Introduction: Cannabidiol (CBD) has antiseizure properties but no psychoactive effects. Randomized controlled trials of an oral, pharmaceutical formulation of highly purified CBD are promising; however, data regarding other formulations are sparse and anecdotal. We evaluated the effectiveness of add-on therapy with a standardized CBD-based oil in treatment-resistant epilepsy (TRE) patients.
Materials and Methods: An open retrospective study was carried out on patients with refractory epilepsy of different etiology. We reviewed clinical data from medical charts and caregiver’s information. Participants received add-on with 24% CBD-based oil, sublingually administered, at the starting dose of 5–10 mg/[kg·day] up to the maximum dose of 50 mg/[kg·day], based on clinical efficacy. Efficacy was evaluated based on patients being seizure free or experiencing at ≥50% improvement on seizure frequency. Tolerability and suspected adverse drug reaction data were also analyzed.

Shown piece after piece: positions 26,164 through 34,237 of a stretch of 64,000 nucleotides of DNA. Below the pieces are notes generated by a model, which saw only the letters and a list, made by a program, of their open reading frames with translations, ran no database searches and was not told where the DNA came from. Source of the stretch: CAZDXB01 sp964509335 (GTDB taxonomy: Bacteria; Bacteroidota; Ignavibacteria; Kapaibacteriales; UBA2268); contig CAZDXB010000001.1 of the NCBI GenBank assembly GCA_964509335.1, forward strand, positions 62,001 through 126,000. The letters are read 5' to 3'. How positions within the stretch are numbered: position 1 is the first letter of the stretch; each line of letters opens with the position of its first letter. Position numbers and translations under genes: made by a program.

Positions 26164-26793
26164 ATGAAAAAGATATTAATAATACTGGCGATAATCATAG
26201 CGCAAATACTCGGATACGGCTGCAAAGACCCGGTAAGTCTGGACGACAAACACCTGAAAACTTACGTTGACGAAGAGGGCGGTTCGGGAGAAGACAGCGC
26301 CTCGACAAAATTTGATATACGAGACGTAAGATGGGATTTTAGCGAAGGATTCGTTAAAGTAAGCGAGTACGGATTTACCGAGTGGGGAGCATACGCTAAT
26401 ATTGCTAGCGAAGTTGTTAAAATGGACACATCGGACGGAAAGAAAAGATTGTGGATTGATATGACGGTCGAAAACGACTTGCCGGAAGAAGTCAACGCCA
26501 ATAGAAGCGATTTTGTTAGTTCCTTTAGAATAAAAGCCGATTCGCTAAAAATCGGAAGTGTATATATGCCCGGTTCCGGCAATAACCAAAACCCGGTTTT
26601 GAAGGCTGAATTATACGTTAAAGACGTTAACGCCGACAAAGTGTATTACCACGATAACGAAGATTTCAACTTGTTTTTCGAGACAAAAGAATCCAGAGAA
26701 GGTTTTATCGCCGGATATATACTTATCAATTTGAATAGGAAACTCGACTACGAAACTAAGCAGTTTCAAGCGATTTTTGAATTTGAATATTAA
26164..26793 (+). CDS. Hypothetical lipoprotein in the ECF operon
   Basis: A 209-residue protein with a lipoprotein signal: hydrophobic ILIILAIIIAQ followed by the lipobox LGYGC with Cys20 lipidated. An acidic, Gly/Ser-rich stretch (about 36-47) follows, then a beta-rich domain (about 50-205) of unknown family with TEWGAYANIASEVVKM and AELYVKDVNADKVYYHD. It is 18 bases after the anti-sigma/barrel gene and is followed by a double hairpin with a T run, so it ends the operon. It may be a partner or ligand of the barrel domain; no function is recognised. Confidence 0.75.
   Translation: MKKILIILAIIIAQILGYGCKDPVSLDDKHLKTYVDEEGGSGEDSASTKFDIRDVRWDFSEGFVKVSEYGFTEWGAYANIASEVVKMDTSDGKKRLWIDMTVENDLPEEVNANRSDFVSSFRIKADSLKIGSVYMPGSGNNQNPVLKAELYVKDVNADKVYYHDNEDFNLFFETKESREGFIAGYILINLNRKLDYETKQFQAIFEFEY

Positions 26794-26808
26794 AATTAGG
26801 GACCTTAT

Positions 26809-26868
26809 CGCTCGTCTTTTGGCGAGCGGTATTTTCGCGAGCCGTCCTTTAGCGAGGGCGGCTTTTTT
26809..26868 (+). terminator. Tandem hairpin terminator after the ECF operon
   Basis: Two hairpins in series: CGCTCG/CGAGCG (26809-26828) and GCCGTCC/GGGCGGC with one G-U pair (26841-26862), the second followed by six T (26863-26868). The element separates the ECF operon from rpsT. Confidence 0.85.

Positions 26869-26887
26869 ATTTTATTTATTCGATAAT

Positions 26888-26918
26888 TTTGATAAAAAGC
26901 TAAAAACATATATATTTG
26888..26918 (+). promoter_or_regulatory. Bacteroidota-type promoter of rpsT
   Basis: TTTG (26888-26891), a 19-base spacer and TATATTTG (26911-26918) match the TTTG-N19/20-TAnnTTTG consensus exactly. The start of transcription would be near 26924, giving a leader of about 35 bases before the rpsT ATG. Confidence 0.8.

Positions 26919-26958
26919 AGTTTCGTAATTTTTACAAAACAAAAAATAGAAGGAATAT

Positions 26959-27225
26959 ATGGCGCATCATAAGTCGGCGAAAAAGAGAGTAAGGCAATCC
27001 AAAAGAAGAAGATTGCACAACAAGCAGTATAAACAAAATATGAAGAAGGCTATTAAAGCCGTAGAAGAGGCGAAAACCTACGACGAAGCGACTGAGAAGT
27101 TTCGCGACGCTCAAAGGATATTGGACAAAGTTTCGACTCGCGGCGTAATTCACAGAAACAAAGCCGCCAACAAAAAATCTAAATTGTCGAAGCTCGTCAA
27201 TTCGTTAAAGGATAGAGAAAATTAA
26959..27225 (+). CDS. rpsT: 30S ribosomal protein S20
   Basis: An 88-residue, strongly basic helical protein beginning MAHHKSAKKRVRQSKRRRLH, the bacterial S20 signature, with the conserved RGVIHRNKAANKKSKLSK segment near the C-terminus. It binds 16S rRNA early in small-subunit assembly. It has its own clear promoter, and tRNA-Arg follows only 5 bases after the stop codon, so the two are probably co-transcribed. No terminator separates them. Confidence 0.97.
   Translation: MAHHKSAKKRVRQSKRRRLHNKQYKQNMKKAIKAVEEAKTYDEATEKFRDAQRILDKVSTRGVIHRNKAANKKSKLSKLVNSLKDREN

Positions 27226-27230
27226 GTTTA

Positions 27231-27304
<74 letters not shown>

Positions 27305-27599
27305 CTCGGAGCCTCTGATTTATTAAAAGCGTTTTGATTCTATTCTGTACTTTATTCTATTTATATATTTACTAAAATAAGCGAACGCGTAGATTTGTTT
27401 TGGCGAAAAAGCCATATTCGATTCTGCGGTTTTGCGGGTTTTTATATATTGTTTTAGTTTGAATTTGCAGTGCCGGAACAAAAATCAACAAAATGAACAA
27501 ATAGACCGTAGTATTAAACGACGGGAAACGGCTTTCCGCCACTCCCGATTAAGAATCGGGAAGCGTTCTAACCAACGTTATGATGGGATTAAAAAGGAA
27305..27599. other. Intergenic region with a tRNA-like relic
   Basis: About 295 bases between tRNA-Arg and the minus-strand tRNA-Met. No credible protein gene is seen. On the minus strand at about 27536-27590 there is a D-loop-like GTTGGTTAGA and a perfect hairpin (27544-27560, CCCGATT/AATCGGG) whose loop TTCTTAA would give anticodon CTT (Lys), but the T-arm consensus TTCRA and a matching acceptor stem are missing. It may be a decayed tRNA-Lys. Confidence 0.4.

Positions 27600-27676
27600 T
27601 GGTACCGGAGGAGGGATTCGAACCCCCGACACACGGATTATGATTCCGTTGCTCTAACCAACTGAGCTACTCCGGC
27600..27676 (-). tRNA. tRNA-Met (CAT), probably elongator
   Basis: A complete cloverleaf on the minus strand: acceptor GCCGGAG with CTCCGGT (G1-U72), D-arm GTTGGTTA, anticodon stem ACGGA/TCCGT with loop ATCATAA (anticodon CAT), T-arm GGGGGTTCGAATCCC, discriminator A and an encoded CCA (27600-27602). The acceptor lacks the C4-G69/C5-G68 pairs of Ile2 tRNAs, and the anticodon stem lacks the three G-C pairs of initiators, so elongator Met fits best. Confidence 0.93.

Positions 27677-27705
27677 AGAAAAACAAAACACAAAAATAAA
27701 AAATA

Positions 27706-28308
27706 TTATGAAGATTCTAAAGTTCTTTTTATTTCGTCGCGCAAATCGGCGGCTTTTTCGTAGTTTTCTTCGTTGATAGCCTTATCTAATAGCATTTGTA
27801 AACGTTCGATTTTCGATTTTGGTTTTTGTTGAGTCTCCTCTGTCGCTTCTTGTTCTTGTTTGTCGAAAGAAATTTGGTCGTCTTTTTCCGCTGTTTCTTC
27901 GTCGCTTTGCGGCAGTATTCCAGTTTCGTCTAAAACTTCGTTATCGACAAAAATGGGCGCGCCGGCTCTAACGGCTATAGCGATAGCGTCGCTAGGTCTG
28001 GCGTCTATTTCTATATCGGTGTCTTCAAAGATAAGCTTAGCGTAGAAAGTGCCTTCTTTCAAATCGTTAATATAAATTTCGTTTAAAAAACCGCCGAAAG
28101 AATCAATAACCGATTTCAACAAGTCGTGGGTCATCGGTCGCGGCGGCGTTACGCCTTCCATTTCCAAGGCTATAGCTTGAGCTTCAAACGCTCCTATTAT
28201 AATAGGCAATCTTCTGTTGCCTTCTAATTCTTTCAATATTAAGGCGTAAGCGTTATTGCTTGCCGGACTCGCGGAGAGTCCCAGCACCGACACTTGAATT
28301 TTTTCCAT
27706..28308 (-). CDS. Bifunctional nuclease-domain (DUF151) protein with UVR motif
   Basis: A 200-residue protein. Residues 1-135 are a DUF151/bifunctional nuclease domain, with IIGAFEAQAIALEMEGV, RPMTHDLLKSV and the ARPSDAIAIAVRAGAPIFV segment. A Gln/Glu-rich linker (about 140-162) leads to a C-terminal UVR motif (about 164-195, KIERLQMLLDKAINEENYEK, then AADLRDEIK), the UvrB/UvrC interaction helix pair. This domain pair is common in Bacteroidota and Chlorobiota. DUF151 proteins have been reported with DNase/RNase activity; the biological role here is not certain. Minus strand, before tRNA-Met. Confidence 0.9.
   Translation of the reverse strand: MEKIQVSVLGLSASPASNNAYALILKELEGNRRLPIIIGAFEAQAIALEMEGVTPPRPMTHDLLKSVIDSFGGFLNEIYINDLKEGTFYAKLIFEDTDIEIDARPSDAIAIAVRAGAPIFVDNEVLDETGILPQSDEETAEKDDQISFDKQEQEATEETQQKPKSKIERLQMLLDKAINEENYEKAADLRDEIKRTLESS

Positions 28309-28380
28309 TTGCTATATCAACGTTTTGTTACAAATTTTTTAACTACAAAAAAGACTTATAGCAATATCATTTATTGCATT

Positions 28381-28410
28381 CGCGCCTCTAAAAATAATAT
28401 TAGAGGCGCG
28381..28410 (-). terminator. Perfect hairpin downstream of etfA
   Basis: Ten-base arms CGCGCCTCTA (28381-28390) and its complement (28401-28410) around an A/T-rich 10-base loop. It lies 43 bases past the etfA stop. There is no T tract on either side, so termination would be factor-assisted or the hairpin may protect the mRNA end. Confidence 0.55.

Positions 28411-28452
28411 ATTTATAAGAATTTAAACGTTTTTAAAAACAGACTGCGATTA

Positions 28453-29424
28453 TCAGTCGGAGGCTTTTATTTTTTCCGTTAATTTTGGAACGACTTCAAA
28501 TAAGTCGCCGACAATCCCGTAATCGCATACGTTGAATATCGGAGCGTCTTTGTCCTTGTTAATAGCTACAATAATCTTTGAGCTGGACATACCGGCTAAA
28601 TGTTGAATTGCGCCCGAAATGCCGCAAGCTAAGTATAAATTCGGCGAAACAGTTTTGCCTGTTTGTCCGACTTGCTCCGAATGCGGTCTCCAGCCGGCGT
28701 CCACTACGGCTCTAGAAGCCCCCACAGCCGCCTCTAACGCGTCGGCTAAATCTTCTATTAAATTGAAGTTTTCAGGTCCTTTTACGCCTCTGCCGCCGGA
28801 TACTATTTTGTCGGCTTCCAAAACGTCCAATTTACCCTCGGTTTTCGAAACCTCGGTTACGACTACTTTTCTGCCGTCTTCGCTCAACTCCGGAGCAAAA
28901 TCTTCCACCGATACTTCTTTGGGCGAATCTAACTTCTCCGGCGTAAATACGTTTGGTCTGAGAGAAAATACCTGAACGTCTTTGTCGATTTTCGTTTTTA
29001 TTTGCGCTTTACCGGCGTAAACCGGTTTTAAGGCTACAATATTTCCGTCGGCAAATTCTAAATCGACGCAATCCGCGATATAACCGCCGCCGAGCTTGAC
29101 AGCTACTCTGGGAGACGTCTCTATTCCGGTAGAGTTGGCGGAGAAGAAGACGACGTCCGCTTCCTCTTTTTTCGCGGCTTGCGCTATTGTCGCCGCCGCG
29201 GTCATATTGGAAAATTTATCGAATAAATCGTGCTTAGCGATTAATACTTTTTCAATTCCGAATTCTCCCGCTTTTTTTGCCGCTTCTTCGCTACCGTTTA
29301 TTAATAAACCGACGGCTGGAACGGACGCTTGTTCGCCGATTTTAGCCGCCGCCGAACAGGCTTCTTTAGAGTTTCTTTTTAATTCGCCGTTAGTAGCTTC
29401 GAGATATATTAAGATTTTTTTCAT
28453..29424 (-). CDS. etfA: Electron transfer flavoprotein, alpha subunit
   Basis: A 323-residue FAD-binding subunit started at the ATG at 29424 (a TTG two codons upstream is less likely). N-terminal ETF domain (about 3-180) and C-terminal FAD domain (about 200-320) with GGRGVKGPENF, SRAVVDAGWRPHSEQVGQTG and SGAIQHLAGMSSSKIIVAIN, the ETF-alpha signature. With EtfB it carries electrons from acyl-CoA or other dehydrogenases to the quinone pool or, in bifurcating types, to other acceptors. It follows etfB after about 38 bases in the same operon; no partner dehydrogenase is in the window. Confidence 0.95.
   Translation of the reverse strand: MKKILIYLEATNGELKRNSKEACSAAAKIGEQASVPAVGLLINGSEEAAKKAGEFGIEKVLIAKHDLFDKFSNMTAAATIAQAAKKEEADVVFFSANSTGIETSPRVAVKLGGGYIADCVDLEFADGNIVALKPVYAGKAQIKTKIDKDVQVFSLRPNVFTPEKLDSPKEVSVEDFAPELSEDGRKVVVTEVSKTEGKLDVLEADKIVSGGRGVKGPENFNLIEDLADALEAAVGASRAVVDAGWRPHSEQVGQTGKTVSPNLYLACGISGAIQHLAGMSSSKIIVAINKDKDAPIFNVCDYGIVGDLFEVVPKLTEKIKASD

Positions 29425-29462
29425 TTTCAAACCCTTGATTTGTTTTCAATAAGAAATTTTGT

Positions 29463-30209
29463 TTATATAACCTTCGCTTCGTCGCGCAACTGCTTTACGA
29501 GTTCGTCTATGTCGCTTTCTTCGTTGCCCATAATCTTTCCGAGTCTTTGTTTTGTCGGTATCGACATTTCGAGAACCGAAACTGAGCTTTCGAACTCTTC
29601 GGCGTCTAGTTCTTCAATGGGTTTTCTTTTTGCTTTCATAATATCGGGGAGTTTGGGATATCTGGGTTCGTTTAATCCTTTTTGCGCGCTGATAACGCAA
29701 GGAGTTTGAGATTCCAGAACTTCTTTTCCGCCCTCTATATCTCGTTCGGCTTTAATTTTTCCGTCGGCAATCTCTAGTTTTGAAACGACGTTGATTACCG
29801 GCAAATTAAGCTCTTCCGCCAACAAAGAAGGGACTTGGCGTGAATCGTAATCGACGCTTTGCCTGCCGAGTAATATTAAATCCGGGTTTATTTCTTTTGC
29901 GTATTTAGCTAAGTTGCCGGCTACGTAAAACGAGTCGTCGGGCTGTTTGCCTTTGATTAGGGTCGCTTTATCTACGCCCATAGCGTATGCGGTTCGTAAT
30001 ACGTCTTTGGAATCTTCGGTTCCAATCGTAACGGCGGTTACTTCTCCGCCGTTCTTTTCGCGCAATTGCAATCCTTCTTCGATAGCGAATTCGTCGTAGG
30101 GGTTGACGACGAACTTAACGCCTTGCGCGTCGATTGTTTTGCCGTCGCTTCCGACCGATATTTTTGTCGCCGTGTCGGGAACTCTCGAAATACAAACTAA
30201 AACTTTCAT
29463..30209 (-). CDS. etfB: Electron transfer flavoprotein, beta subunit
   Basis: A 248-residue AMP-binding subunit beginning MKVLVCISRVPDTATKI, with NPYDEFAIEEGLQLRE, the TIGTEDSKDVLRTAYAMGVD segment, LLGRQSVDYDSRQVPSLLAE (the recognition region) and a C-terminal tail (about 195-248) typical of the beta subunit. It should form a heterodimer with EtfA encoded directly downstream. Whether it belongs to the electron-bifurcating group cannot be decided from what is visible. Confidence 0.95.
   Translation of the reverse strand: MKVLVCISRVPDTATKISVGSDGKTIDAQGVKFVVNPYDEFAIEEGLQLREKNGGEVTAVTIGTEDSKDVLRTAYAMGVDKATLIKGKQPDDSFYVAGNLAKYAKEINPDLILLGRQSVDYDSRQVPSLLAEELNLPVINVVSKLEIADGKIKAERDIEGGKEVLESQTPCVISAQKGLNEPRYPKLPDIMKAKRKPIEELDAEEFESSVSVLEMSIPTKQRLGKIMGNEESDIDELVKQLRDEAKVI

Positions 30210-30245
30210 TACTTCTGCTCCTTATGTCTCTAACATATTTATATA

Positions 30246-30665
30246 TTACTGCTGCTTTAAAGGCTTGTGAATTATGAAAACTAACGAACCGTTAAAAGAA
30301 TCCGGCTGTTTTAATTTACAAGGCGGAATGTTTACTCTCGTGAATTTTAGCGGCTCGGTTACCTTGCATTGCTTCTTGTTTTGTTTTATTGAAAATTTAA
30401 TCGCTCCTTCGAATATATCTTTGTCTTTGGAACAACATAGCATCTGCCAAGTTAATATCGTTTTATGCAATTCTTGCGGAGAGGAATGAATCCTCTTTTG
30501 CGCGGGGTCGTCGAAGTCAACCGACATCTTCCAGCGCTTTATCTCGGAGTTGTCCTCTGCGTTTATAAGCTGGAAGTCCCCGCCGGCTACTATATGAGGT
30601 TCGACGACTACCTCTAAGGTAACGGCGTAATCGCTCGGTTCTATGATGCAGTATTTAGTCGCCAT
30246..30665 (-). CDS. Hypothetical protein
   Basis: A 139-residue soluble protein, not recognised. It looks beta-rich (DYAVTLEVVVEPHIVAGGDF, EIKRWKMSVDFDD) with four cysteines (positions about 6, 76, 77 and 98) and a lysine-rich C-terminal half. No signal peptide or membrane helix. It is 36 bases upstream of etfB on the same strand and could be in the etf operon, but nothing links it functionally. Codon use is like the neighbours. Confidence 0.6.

Results: We included 37 patients (46% female) with a median age of 16.1 (range: 2–54) years. Twenty-two (60%) patients suffered from epileptic encephalopathy, 9 (24%) from focal epilepsy, and 6 (16%) from generalized epilepsy. Mean follow-up duration was 68 (range: 24–72) weeks. The average age at seizure onset was 3.8±2.1 years (range: 7 days–21 years). The median achieved CBD-based oil dose was 4.2±11.4 (range: 0.6–50) mg/[kg·day]. At 40-month follow-up, 7 (19%) patients were seizure free, 27 (73%) reported >50% improvement, 2 (5%) patients reported <50% improvement, and 1 patient discontinued therapy due to lack of efficacy. Weaning from concomitant antiepileptic drugs was obtained after 24 weeks from CBD introduction in 10 subjects. Mild and transitory adverse events, including somnolence or loss of appetite, occurred in nine (25%) patients. Discussion and Conclusion: We showed the efficacy of a CBD-based oil formulation with few significant side effects in patients with TRE of various etiologies.